There are many words appearing in the Simon Necronomicon that are still a mystery. We find this to be the case with the word “kakkammanunu.” This term is the closing line in the Conjuration of the Fire God:
“Rise up, Offspring of the Golden Weapon of MARDUK!
It is not I , but ENKI, Master of the Magicians, who summons Thee!
It is not I, but MARDUK, Slayer of the Serpent, who calls Thee here now!
Burn the Evil and the Evildoer!
Burn the Sorcerer and the Sorceress!
Singe them! Burn them! Destroy them!
Consume their powers!
Carry them away!
Rise up, GISHBAR BA GIBBIL BA GIRRA ZI AGA KANPA!
Spirit of the God of Fire, Thou art Conjured!
Many people have dismissed this term simply as part of a “barbarous tongue,” but we will shortly see that this is not the case and that this term can be found in ancient Sumerian history. we find that many of the words that appear in the Simon Necronomicon are actually spelled in a way that allows the reader to understand how they are pronounced properly. This is also the case with the term “kakkammanunu.”
The term “kakkammanunu” is made up of two words, kakama and nunu. Surprisingly, in a book on Polynesian culture, entitled, Fornander Collection of Hawaiian Antiquities and Foklore, edited by Thomas George Thrum, released in 1920, we read:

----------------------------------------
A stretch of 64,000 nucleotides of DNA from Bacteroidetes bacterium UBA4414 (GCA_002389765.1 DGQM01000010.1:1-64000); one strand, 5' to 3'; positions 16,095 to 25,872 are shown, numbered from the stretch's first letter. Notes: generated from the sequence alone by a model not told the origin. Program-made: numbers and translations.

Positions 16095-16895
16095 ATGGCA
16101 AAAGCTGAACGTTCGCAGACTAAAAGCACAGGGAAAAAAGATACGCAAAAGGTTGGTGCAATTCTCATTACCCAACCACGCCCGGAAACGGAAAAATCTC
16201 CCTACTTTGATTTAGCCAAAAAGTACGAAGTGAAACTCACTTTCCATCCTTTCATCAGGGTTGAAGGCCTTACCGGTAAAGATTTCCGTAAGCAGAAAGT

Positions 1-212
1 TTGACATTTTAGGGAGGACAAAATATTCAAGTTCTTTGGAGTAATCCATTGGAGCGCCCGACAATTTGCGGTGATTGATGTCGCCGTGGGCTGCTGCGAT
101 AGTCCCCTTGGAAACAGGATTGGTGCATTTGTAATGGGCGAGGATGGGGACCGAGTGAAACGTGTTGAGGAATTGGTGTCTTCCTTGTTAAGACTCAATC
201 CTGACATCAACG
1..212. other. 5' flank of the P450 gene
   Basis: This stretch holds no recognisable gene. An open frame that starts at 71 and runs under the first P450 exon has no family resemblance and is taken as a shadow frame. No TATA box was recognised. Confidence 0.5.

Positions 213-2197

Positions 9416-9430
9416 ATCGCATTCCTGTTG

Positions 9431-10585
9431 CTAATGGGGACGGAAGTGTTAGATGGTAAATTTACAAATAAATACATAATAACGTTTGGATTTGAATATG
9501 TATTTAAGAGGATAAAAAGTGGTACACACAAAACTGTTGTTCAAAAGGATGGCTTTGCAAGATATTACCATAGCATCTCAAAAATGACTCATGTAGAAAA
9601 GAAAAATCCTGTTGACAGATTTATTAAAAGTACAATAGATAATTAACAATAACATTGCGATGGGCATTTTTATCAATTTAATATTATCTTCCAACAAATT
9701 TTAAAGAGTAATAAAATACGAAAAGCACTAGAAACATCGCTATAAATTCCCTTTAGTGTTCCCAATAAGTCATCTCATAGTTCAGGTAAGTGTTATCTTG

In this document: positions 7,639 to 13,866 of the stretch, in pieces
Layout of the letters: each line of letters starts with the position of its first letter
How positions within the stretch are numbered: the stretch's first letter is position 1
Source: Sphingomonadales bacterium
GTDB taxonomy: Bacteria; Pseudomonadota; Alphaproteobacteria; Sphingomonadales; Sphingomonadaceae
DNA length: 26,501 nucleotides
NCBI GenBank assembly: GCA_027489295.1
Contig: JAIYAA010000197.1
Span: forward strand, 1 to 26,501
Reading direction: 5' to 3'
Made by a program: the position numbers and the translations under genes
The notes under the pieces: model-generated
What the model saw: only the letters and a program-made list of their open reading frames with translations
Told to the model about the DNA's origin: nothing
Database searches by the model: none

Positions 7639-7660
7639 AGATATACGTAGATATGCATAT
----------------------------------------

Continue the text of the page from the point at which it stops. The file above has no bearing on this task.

“LENORMANT1 says: “All the hymns of the third book finish by the Accadian word Kakama, which is translated in Assyrian by “amen,” “amanu….As a foreign word kakama was subject to more or less corruption when passing into the Polynesian language,…To the Accadians kakama was a regular participle of the verb kaka, meaning, “it is confirmed,” and as such it was employed at the close of a prayer or hymn.”
From the information documented by Thomas Thrum, we can clearly see that the term kakama does have a place in the sacred rites of ancient Mesopotamia. We also get some confirmation that the Sumerians were indeed Polynesian, or should I say that they were relative to the Polynesians. I find this interesting since Lovecraft also mention that the city of R’lyeh was buried deep in the Pacific ocean. We aslo find the definition to the term “amanu,” which is found in the Book of Calling:
“SPIRIT OF THE SKY, REMEMBER!
SPIRIT OF THE EARTH, REMEMBER!
“Possibly the Assyrian nunu, lord, is intended — the word was derived as a loan from the Akkadian nun, nu, lord. The sign compared is the cuneiform nu, nun, lord — a hand with sceptre…”
What is interesting about the information provided by Conder is that the term nunu can also mean fish. This is of course a reference to the god Enki. Clifford Norman Anderson, in the book The Fertile Crescent, states:
“The stars of the Southern Fish were the Fish of the Canal and were called the Sumerian Sila-Da-Kha-Bi and the Akkadian Non-Nagbi. Nuni or Nunu, The Fishes, has also been ascribed to the constellation.”
It is good to see once again that many of the passages appearing in the Simon Necronomicon can be found in ancient Mesopotamia, although they are long forgotten today.